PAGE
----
MOUNTAIN VIEW, CA: Symantec’s Internet Security Threat Report (ISTR), volume 21 reports show that zero-day vulnerabilities have doubled by 125 percent in the year 2015. The zero-day vulnerabilities discovered in 2015, increased to 54 cases indicating the critical role it plays in lucrative targeted cyberattacks.
The report shows that there has been an organizational shift by cybercriminals, as they are now adopting corporate best practices and establishing professional businesses to increase the efficiency of their attacks against enterprises and consumers. This new class of professional cybercriminals includes the entire community of attackers and poses an increasing threat to consumers and enterprises.
These advanced professional groups of cybercriminals leverage zero-day vulnerabilities to their own benefits or sell them to a lower category of criminals in the open market, who then commoditize it. The report also states that 430 million new malware variants surfaced in 2015.
The report highlights that more that more than half a billion records were stolen or lost in 2015 and predicts that enterprises will be targeted at an average of more than three times this year. 191 million records were compromised in a single incident in 2015, making it the largest data breach ever. There were also 9 mega-breaches reported last year. The number of companies that chose not to report the amount of records lost increased by 85 percent, while 429 million identities were exposed.
It was also found in the report that the nature of ransomware attacks advanced in 2015. Crypto-ransomware attacks grew by 35 percent. Crypto-ransomware attacks are cyberattacks that encrypts all of a victim’s digital content and holds it hostage until a ransom is paid. Ransomware has spread from PCs, smartphones, Mac and Linux systems and other platforms this year, as attackers are seeking network-connected devices that they can hold as hostage for ransom. This shows that a significant threat is posed to the enterprise.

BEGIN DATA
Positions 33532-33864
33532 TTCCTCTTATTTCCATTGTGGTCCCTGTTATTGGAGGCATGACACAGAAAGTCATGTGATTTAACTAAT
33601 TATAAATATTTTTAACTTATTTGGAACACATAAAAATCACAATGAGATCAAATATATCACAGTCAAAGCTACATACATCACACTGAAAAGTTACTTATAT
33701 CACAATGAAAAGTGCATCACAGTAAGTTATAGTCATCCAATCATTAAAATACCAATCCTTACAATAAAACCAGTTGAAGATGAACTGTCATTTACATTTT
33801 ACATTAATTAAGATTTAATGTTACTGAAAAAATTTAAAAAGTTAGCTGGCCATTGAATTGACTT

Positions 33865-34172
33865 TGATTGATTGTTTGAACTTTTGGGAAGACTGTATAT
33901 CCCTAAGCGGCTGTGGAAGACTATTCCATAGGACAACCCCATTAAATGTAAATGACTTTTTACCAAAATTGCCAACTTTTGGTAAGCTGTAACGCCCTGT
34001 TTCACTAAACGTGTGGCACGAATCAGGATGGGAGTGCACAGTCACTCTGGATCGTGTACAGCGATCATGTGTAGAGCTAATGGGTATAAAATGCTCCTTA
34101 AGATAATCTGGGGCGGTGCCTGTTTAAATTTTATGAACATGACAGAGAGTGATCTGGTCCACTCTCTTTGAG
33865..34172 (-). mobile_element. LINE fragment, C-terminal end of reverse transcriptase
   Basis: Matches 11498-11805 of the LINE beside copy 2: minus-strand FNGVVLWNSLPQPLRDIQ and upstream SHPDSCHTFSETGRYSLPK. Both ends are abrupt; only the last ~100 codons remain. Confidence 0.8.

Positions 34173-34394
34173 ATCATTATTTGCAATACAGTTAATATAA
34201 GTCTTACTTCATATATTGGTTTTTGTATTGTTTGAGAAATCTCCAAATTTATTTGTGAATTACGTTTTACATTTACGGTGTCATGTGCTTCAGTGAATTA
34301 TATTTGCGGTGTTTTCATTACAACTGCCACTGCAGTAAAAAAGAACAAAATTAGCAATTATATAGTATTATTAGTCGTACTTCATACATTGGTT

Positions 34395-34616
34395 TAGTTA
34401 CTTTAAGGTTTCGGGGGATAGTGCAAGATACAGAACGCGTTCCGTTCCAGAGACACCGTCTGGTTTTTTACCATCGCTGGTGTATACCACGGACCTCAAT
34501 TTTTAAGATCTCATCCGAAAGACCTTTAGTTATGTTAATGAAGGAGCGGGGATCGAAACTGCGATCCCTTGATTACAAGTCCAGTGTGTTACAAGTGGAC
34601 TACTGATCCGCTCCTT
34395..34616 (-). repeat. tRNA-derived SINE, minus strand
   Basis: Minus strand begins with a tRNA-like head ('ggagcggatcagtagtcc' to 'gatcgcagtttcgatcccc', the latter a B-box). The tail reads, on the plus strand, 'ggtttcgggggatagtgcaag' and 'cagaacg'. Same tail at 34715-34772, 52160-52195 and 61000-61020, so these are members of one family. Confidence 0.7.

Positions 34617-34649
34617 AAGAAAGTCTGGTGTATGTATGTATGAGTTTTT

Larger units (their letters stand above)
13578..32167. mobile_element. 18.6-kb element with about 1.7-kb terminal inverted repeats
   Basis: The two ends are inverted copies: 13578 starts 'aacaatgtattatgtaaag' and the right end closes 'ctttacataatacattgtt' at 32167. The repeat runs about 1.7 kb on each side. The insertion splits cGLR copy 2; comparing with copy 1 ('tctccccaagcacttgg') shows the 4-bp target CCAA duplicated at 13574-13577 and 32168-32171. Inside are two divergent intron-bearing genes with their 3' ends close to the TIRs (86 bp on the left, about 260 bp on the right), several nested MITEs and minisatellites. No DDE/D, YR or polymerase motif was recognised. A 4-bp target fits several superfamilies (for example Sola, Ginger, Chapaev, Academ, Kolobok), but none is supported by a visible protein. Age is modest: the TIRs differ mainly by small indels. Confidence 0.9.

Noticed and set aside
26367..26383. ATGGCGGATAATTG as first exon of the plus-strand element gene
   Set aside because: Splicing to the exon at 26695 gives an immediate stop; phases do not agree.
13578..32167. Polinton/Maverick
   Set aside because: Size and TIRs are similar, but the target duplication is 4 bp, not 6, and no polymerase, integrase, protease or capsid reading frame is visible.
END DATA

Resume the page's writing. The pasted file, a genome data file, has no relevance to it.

Symantec saw the resurgence of many scams in 2015 as cybercriminals resorted to revisit fake technical support scams, resulting in a 200 percent increase. The difference now is that attackers are driving smartphone users via messages to call attacker-run call centers and then dupe them into buying fraud services.
“Advanced criminal attack groups now echo the skill sets of nation-state attackers. They have extensive resources and a highly-skilled technical staff that operate with such efficiency that they maintain normal business hours and even take the weekends and holidays off,” says Kevin Haley, director, Symantec Security Response. “We are even seeing low-level criminal attackers create call center operations to increase the impact of their scams. The increasing number of companies choosing to hold back critical details after a breach is a disturbing trend. Transparency is critical to security. By hiding the full impact of an attack, it becomes more difficult to assess the risk and improve your security posture to prevent future attacks,” added Haley.